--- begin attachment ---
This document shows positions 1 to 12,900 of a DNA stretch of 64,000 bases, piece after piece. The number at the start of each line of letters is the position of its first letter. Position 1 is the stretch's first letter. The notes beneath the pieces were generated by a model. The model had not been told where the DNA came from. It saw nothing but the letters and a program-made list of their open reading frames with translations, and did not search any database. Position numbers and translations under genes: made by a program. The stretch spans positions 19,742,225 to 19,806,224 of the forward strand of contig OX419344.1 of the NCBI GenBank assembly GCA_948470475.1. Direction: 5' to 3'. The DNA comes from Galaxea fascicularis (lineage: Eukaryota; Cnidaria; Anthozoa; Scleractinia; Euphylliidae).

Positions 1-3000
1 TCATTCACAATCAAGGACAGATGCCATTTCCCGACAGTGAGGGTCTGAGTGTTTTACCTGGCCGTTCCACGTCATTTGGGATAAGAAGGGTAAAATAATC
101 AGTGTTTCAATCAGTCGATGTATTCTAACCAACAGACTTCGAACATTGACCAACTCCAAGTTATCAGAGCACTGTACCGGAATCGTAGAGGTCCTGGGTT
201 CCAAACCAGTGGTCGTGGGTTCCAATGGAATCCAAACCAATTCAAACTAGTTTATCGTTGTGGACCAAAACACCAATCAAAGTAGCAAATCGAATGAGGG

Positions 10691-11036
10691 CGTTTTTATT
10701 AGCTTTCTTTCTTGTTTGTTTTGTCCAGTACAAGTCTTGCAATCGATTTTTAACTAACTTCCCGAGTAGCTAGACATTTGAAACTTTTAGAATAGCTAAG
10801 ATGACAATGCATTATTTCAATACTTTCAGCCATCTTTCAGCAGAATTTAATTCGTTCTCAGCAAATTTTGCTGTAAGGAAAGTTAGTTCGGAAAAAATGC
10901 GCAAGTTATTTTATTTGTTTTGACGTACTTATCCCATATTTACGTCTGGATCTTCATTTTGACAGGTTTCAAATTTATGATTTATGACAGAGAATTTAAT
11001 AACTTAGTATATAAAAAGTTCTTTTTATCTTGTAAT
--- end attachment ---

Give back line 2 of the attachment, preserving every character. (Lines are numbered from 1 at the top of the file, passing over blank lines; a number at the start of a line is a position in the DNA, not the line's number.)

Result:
Positions 1-3000